Jackie Stone is very angry at Bernie Madoff, and I don’t blame her. She and her whole extended family—parents, aunts and uncles, cousins—face an uncertain financial future because they had invested everything with Madoff, and it is now all lost. Jackie is not satisfied with the court’s decision to sentence the investor to 150 years in prison. She wantts more: what “Bernie deserves,” she says, is “a longevity pill—not death—so he can watch each generation suffer and see what he did.”
Ms. Stone’s comments are published in the August 2009 Harper’s Magazine, in a brief piece (“The Bernality of Evil”) listing quotations from Victim Impact Statements in the Madoff case. Another of the victims, David B. Spanier, sounds a similar theme: “Madoff’s jail cell could consist entirely of mirrors so that he would have to face himself each day, or it could contain a continuous video reminding him of his ill-advised frauds.”
I happened to read those comments on a plane, shortly after talking about hell with a friend from another seminary. We had agreed that we are not universalists, even though we live with quite a bit of mystery about how far the salvific net is cast. These Madoff-victim comments were a good reminder to me to keep it all in perspective.
In some of our evangelical conversations about hell these days, the discussion goes along these lines: we admit to moods in which we hope that everyone gets saved in the end, but those impulses are held in check by a sense that the Bible does teach that hell will be populated. That can easily reinforce the idea that we morally enlightened types can’t think of a good case for hell, but since God says that there will be one we will go along, albeit somewhat grudgingly.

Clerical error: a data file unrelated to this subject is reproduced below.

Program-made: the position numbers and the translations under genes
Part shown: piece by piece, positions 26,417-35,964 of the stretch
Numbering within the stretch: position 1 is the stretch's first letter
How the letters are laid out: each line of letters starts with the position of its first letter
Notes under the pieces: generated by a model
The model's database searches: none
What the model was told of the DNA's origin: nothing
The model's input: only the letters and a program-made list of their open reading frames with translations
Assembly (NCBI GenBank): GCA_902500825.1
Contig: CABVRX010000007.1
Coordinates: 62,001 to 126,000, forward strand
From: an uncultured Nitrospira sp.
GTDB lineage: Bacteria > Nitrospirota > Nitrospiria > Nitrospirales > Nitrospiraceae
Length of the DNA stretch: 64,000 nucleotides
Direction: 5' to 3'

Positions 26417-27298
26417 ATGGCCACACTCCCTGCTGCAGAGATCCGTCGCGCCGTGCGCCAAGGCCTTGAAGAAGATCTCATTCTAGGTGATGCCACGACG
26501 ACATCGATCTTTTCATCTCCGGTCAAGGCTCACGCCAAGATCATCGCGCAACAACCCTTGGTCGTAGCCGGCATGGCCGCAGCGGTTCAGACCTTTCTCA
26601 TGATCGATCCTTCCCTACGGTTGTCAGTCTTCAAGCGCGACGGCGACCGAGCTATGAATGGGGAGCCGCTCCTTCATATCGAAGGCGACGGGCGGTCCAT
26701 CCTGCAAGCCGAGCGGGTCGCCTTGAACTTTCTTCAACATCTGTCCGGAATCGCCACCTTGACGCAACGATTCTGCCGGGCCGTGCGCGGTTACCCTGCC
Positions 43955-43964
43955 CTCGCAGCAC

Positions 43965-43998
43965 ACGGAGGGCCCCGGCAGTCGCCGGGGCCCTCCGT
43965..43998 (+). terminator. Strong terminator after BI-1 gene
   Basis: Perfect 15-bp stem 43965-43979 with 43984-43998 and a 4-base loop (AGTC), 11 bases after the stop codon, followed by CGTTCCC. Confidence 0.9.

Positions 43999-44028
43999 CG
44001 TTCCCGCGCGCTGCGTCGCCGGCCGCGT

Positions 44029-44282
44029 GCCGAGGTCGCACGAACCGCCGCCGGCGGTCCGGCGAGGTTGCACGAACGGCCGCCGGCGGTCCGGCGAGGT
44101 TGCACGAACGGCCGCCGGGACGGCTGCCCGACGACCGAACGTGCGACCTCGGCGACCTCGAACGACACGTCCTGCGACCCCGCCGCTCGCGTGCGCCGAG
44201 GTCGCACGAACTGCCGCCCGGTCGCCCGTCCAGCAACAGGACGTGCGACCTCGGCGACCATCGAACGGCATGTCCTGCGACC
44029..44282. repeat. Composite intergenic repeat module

The Madoff victims point us in a different direction. They are saying that Madoff must live with the consequences of his actions. And not just in the sense of “paying a debt to society,” whether he feels indebted or not. He has to face the very real impact of what he has done on the lives of very real people.
There is a deep sense of justice embodied in those imaginative proposals—“longevity pill,” inescapable mirrors and video recordings of his victims’ suffering. These folks want something like a hell for Bernie Madoff. The 150 year sentence is not enough. In thinking about that instinct, we should also keep in mind those men in places like Southeast Asia who kidnap young girls and sell them into sexual slavery. Their victims are right to hope beyond hope that someday, somehow, their deep desire for justice will be satisfied.
To be sure, as the hymn goes: “The vilest offender who truly believes/ that moment from Jesus a pardon receives.” That too stretches me. The same issue of Harper’s has a long piece by William Gass about the horrors of the Nazi era. A German commander, for example, provided picnic lunches for people to witnesses the mass killing of Jewish children. An instantaneous pardon for him the moment he repents and accepts the gift of salvation in Christ? If the Bible teaches that, I will believe it. But here too I am left living with a lot of mystery!